I think that he was just a wee bit frightened, says NURSE MARY, but I'll tell you what he did like. You know the little figures of Mary and Joseph and the Christ Child in the manger, that you always set out on Christmas Day, with the cows and the sheep standing all about? The children both nod. Well, when your father saw that, and heard your grandparents and all the older brothers and sisters singing "The Carol of the Friendly Beasts"—just as you will sing it again tomorrow—he held out his hands and danced up and down in my arms. I tell you, I could hardly hold him.
Nurse Mary, says POLLY, won't you sing us "The Carol of the Friendly Beasts" now?
In my old cracked voice? says NURSE MARY. Well, if you will both help me, I'll try.
So the three of them together sing:
THE CAROL OF THE FRIENDLY BEASTS1
Jesus our brother, strong and good,
Was humbly born in a stable rude,
And the friendly beasts around him stood.
I, said the cow, all white and red,
I gave him my manger for his bed,
I gave him my hay to pillow his head.
I, said the camel, yellow and black,
Over the desert, upon my back,
I brought him a gift in the wise man's pack.
I, said the donkey, shaggy and brown,
I carried his mother uphill and down,
I carried her safely to Bethlehem town.
I, said the sheep, with the curly horn,
I gave him my wool for his blanket warm,
He wore my coat on Christmas morn.
I, said the dove, from my rafter high,
Cooed him to sleep that he should not cry,
We cooed him to sleep my mate and I.
And every beast, by some good spell
In the stable dark, was glad to tell
Of the gift he gave Immanuel.
When the carol is finished, NURSE MARY looks at the clock, and says, My dears, it is time we were all in bed, or Santa Claus when he comes, will find us awake, and that would never do. So I must be going home.
But how do you feel? asks POLLY. Has the medicine done your back good?
My back? says NURSE MARY. Why, I had forgotten all about my back—not an ache in it.
And your joints? asks JACK.
I wouldn't know I had any joints, answers NURSE MARY. I declare, I believe I could dance the Highland Fling. But where is my cloak?
Then Polly gets the cloak and hood, and helps her put them on, and as Nurse Mary goes out at the door,
Good-night, Nurse Mary, cry JACK and POLLY.
Good-night, my dears, NURSE MARY answers. And the door closes behind her.
Now while the children had their backs turned, a funny thing happened, for out of the fire-place there stepped, without making a sound, a little man dressed all in green. Jack and Polly, when they turn about, see him standing there.
Why, who are you? asks JACK, standing still, but very bravely keeping in front of Polly.
The little green man says never a word, but after waiting a moment with his finger on his lips, he beckons to them to come forward, and slowly, for they are a little frightened, they obey him. When they are quite close, he looks cautiously around, and then draws a large white letter out of his pocket, and hands it to Jack. Jack looks at it, and shows it to Polly. Then he looks at the little green man, who nods his head with a funny little jerk.
Shall I open it? asks JACK. And the little green man nods again. So Jack opens it.
Shall I read it? asks JACK. And the little green man nods again. So Jacks begins to read: "My dear Children all over the world, I, who write you this letter, am your old friend Santa Claus, and how shall I tell you the sad news, for tonight is the night when I ought to get into my reindeer sleigh and go about filling your precious stockings with Christmas gifts, and I cannot do it because I am sick. My back aches like a tooth ache, and every joint in my whole body is so stiff that I can hardly move. Old Father Time, who pretends to be something of a doctor, says the trouble is that I am growing old—the idea of it! I sent him packing about his business, I can tell you. But all the same I do feel mighty queer, and that's a fact. And the worst of it is that this is Christmas Eve, and here I am shut up indoors in my house at the North Pole, and every stocking in the world is hanging empty. I cannot bear to have Christmas come and go without any word at all from me, so I have gotten my good little friends the gnomes and fairies and elves to help me out. They had some old fairy toys, that are almost as good as new, and these they are going to carry about to all the children; and although these gifts are rather different from what you usually receive from me, I hope they will at least keep you from forgetting poor old Santa Claus."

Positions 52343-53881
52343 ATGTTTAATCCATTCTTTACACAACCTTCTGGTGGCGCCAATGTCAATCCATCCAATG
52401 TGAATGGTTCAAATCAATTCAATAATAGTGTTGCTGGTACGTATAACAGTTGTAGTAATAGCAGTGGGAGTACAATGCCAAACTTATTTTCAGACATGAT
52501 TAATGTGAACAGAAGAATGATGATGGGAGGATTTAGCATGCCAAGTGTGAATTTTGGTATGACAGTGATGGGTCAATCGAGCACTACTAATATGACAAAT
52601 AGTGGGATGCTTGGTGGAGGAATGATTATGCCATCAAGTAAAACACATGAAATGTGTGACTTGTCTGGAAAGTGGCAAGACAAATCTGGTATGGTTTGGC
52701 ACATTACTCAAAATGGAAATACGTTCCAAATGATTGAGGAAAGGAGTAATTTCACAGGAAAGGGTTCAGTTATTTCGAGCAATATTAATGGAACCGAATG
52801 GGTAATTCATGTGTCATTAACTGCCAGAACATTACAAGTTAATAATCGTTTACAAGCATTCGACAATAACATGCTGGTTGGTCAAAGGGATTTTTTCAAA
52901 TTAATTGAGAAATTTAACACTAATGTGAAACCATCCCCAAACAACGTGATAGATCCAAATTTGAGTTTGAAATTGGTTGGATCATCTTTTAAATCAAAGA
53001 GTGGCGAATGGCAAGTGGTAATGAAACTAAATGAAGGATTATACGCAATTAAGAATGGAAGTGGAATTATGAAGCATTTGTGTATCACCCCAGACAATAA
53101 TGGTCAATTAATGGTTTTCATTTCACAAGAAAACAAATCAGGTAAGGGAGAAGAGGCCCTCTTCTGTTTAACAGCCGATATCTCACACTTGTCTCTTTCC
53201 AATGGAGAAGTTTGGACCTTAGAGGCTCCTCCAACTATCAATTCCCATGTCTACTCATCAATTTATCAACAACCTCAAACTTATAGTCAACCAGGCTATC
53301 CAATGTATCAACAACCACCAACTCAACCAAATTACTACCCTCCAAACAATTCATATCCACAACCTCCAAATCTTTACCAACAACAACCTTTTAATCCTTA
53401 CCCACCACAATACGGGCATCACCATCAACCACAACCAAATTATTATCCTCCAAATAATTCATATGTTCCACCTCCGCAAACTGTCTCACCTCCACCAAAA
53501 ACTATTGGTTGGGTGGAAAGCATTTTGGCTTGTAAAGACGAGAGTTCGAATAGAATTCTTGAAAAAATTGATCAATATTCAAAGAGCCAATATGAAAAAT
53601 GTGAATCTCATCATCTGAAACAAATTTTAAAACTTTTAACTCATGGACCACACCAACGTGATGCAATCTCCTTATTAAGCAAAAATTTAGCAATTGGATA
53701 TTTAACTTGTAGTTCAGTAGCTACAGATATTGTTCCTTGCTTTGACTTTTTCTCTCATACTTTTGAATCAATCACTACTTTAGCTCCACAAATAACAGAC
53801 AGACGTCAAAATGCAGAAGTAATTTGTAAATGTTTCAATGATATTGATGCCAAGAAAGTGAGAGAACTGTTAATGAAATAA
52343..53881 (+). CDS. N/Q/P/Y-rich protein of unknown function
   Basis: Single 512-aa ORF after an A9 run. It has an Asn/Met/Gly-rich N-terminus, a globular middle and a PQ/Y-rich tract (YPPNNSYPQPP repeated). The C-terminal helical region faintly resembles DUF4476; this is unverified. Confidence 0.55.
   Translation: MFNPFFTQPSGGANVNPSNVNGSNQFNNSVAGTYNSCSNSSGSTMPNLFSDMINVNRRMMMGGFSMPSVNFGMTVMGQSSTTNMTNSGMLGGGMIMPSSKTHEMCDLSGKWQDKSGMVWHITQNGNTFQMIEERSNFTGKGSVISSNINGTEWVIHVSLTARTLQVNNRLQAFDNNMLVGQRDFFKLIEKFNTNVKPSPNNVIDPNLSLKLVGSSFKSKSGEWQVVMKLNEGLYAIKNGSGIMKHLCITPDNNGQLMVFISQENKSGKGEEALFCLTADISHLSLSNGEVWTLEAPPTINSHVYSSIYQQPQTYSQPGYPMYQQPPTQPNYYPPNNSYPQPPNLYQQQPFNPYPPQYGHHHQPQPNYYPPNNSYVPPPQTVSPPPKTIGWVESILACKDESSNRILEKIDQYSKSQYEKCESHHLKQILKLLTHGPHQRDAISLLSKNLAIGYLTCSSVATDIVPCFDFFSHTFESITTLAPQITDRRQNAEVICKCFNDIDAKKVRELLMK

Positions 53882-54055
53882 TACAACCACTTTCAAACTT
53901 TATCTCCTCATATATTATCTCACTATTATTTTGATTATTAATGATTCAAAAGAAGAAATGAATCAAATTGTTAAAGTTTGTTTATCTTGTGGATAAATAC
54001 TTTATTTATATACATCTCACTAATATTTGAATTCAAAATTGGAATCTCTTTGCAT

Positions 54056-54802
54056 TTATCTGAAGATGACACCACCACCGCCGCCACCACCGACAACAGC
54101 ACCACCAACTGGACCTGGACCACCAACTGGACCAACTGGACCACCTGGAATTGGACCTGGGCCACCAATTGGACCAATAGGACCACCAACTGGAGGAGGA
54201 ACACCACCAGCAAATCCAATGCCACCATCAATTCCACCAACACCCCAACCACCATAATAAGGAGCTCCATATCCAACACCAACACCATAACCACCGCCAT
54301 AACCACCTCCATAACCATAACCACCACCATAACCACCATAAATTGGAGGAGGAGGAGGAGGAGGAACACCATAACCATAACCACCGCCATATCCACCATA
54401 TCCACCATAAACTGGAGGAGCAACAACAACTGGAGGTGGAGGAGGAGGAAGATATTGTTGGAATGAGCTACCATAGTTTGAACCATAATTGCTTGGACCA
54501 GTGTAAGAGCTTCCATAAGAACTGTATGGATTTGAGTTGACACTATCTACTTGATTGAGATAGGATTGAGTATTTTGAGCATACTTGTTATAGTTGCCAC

Jack and Polly look sadly at one another, and then at the little green man. He reaches out his hand, takes the letter, folds it up, replaces it in the envelope, and tucks it away in his pocket. Then he brings out two little packages, all in green paper, tied with green string, and gives one to Polly and one to Jack. Then, quick as a flash, he has disappeared in the fire-place.
Where did he go to? asks POLLY, after a moment of surprise.
Up the chimney, says JACK.
But what has he given to us? says POLLY, looking at the little green package in her hand.
Let's open them, says JACK.
So the two children untie the strings, and open the papers, and soon hold up the things they have found inside. Jack has a pair of spectacles with large round glasses and black rims. Polly has a curious little brown cap. They look at them in perplexity.
Oh, there is some writing fastened to mine, says POLLY.
And to mine, too, adds JACK.
"A fairy wishing-cap am I;
So put me on, and away you fly.
Wherever you wish, 'tis there you'll be,
And quicker than saying three-times-three."
Polly puts the cap on her head. Then JACK reads:
"Fairy spectacles are we;
Put us on, and you shall see
Things you never saw before,
Easy as saying four-times-four."
Jack puts the spectacles on his nose, and begins to go about the room looking at everything through them.
Oh, Polly, he exclaims, I can see all sorts of queer things. I can see what is in the table drawer without opening it, and I can see the pictures in the books right through the covers. And oh, Polly, look here. He is looking into the fire-place, when he says this. I can see now how the little green man went up the chimney, for there are steps in the side, all the way up. Look at them.
POLLY looks. Then she says, I don't see any steps, Jack.
It's the fairy spectacles, Polly, cries JACK. Isn't it wonderful?
Jack! says POLLY suddenly, do you know what we must do? We must go to Santa Claus, and carry him the medicine that cured Nurse Mary's back and joints. You will go first up the chimney, and I will go after, stepping just where I see you step, and then at the top I will take tight hold of your hand, and with my wishing cap on I will wish to be at Santa Claus' house at the North Pole.
Splendid! Let's start this minute, cries JACK.
Polly takes the spoon, and Jack takes the medicine bottle, and one after the other they go up the chimney.
A moment later MOTHER comes in. Children, she begins, looking about; but then she continues, Oh, I see: they have gone to bed. She goes across to the other door and listens. Then she says: Not a sound! They are fast asleep already.
So she takes the lamp from the table, and carries it out with her, leaving the room all in black darkness.
And that is the end of the First Scene.